Catalogue entry

John Davies b.1946

T01577 Dogman 1972

Not inscribed.
Painted polyester resin, fibreglass and inert fillers, 11 x 7 x 10½ (28 x 17.8 x 26.7).
Purchased from the artist through the Whitechapel Art Gallery (Grant-in-Aid) 1972.
Exh: Whitechapel Art Gallery, June–July (23,repr.).

The following accounts of T01577 and T01578 are based on an interview with the artist on 6 March 1974, and have been approved by him.

‘Dogman’ is a head of a man, originally modelled in clay and then cast into fibreglass. The white base colour is in the resin and oil paints have been used on the surface. The head is supported on a 1 ¼ in. diameter metal pole and stand 68 in. high to bring the head to the spectator’s eye-level. Fixed over the nose of the man is a silvery grey form with a black tip. This form stretches down on either side of the mouth and across the upper cheekbones to behind the ears. Davies calls this construction a ‘device’.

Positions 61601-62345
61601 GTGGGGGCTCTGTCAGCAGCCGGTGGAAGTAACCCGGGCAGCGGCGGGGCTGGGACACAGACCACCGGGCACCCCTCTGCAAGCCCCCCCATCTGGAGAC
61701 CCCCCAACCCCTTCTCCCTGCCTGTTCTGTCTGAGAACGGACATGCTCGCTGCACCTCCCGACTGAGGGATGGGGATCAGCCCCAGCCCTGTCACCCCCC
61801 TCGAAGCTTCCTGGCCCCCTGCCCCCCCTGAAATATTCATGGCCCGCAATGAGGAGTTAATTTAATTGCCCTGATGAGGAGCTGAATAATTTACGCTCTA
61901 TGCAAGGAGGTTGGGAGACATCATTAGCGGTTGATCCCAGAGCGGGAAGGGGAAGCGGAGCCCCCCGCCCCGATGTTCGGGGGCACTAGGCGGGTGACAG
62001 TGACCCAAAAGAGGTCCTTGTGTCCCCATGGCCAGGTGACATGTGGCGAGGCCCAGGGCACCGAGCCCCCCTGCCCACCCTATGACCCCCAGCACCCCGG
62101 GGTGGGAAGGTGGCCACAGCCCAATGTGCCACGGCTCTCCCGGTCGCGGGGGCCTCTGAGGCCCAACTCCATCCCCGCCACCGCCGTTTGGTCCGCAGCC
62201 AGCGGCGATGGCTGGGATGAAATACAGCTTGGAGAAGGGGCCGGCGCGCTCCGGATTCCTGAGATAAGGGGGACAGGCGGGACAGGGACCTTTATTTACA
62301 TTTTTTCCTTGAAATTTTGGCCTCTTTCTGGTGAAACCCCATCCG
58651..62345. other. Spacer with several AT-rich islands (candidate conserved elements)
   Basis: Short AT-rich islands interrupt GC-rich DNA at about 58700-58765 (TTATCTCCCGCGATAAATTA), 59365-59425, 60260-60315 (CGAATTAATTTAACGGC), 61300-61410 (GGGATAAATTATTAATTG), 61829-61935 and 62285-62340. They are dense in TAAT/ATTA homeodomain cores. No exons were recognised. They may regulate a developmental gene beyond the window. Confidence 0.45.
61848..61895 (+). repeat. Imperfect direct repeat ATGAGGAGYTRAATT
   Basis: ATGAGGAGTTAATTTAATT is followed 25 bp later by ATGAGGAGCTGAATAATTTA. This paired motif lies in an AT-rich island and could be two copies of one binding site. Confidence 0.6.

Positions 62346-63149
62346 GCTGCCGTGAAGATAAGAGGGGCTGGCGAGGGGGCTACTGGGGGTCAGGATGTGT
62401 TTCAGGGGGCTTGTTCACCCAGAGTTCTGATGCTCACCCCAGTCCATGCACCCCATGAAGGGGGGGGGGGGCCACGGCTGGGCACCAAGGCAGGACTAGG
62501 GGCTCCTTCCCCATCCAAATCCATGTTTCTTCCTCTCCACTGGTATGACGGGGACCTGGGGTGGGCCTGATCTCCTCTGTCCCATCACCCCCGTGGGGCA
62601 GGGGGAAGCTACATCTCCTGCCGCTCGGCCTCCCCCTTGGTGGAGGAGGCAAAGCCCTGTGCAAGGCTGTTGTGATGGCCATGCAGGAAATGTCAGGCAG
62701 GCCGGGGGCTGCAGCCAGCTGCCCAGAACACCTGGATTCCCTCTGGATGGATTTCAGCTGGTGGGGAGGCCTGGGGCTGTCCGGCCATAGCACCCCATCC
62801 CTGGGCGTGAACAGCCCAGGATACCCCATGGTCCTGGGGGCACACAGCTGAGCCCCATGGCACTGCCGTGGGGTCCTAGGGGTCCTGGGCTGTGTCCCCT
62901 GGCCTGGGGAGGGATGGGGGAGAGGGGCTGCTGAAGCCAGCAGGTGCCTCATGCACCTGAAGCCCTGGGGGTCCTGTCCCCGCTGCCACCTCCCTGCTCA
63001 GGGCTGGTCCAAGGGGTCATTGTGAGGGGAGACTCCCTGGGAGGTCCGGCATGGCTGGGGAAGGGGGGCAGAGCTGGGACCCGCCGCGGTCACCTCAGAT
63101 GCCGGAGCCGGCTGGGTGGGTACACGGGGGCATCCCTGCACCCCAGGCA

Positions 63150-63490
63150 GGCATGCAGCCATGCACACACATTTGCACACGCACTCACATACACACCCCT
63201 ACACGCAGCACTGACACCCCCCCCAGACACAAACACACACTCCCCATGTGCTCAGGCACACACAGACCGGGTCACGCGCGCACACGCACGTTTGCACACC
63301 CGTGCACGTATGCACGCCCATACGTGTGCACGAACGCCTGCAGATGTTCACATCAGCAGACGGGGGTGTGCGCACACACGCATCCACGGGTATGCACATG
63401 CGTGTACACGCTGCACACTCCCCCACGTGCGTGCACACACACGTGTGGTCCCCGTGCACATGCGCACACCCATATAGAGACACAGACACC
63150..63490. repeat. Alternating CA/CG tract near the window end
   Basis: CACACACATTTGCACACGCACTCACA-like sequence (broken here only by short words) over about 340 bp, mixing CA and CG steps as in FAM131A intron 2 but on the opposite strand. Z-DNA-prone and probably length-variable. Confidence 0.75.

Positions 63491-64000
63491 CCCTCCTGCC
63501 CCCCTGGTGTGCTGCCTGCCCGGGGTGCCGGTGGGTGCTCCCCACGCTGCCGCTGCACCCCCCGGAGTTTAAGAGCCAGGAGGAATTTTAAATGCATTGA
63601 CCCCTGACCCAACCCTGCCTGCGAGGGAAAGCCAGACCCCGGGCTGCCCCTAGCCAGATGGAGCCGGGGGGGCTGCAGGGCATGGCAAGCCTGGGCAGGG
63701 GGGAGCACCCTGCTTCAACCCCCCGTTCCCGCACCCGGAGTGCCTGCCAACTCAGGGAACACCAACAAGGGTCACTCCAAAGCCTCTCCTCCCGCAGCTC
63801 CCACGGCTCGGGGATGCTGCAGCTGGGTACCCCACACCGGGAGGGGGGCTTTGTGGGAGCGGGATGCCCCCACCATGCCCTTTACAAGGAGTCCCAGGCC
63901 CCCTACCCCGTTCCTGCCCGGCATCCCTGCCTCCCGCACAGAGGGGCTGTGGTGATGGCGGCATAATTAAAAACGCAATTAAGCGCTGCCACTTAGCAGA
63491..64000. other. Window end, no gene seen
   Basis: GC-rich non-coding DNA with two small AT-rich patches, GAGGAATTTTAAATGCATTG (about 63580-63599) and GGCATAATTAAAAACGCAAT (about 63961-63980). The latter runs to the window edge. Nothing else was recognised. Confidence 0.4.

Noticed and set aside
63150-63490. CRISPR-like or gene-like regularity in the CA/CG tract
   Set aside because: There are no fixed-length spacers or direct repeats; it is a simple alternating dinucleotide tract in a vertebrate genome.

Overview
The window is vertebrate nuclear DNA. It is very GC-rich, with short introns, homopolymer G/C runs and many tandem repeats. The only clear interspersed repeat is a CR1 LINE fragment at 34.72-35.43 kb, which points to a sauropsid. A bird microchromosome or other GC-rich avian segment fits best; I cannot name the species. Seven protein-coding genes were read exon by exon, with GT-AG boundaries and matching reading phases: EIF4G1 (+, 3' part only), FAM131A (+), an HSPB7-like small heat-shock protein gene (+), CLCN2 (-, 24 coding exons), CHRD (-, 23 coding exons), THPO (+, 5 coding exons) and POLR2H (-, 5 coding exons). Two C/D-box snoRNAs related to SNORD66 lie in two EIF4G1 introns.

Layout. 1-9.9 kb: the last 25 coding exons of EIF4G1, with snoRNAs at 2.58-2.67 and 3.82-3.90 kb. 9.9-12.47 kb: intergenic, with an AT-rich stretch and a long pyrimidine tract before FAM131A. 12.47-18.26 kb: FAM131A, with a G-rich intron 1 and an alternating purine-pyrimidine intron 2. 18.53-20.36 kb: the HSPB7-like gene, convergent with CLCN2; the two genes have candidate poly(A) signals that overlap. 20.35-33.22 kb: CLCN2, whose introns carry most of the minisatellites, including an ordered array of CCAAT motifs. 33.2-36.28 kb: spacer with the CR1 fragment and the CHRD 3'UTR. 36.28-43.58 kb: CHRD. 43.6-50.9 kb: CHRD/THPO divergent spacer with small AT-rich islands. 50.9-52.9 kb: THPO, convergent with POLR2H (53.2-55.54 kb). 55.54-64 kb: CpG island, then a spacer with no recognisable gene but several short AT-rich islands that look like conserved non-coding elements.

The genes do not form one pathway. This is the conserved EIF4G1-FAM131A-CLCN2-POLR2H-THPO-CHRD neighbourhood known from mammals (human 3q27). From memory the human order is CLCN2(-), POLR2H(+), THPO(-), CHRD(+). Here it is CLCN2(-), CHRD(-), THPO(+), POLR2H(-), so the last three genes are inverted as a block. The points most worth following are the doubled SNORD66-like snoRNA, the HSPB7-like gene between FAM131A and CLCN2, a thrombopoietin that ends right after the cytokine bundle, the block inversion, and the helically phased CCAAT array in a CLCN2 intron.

The artist’s sculpture has always been based on the human figure, but since 1967 his life-size figures and heads have become increasingly life-like. Yet he often imposes a ‘device’ in front of the face. He does not intend that the device should be extraordinary or remarkable. It is there simply to make something apparent which is not apparent in its absence and he hopes that the spectator is not aware of the means, the ‘device’. ‘It is to make apparent—not to conceal. It is not a means of deifying or degrading the dignity of the person, often it has the opposite effect.’ The artist added that often the device can affect the eyes and make them seem to look back at the spectator in a certain kind of way, for example defiantly or tenderly, as happens when one encounters a person face to face. Consequently the heads should be seen at eye-level so that the spectator ‘meets’ the head as if it were a person and not an object on a stand.

The title ‘Dogman’ is nonsensical and was given to the sculpture because of the obvious resemblance of the device to a dog’s nose. Davies believes that ‘Dogman’ is not successful because it seems too ‘otherwordly’.

Published in The Tate Gallery Report 1972–1974, London 1975.